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Abstract zur Publikation: Impact of HIV-1 subtype on CD4 count at HIV seroconversion, rate of decline and viral load set point in European seroconverter cohorts

Touloumi G, Pantazis N, Pillay D, Paraskevis D, Chaix ML, Bucher HC, Kücherer C et al.; on behalf of the CASCADE collaboration in EuroCoord (for Germany Hamouda O) (2012): Impact of HIV-1 subtype on CD4 count at HIV seroconversion, rate of decline and viral load set point in European seroconverter cohorts.
Clin. Infect. Dis.: Epub Dec 7. doi: 10.1093/cid/cis1000.

Background: Whether HIV-1 subtype influences disease progression remains unclear. We compared CD4 levels at seroconversion, rates of decline and viral load set-point in individuals infected with different HIV-1 subtypes.

Methods: We used data from CASCADE restricted to those infected since 1996, aged ≥15 years and applied mixed effects models for CD4 cell decline and median regression for viral load set-point (mean level 6-24 months from seroconversion).

Results: 3,364 seroconverters with known HIV-1 subtypes were included in the analysis. Compared to subtype B, CD4 at seroconversion was significantly higher for CRF01 and lower for C compared to B. Subsequent CD4 decline was significantly slower for A and CRF02 and marginally slower for C compared to B. As an example, mean CD4 loss at 2 years of seroconversion for white men exposed through sex between men, aged 30-39, seroconverted since 2006, enrolled within 6 months of seroconversion, without acute infection was 88, 142, 100, 130, 103 and 167 cells/μl for subtypes A, B, C, CRF01_AE, CRF02_AG and G, respectively. In adjusted analysis, median viral load set-point and time to clinical AIDS/death did not differ significantly by subtype, although there was a tendency for all subtypes, except C, to have lower levels compared to B.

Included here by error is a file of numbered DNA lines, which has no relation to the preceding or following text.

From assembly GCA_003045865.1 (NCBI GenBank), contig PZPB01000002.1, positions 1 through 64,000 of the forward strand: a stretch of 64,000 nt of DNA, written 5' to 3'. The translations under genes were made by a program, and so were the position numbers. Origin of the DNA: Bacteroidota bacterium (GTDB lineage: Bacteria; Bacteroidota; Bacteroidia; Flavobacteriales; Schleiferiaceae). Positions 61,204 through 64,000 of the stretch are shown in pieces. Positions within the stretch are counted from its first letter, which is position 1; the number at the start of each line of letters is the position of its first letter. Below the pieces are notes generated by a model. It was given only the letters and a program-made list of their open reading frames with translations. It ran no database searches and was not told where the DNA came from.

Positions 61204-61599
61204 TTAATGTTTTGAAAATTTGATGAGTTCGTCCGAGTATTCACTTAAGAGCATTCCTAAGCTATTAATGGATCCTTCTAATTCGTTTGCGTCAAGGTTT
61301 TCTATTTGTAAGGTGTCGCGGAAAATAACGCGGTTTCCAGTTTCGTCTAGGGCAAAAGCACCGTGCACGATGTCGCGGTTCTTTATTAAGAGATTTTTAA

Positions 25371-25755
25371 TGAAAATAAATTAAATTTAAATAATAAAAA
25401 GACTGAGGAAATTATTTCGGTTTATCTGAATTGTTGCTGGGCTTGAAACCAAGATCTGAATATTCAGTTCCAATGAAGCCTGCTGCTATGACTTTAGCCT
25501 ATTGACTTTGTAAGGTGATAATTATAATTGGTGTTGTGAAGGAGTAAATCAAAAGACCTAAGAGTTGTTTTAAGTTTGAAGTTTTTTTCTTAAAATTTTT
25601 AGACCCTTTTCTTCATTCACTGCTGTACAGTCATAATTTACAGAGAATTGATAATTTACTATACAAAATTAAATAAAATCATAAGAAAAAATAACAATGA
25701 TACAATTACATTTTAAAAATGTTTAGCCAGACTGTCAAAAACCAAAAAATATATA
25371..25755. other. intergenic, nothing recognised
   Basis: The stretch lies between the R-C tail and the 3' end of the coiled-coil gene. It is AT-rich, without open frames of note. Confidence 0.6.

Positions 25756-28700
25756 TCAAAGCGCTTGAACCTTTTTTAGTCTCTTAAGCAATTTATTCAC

Conclusions: HIV-1 subtype significantly influences CD4 cell levels at seroconversion and rate of decline but not viral load set point. These findings may be helpful to HIV positive individuals and their attending physicians in understanding disease progression.

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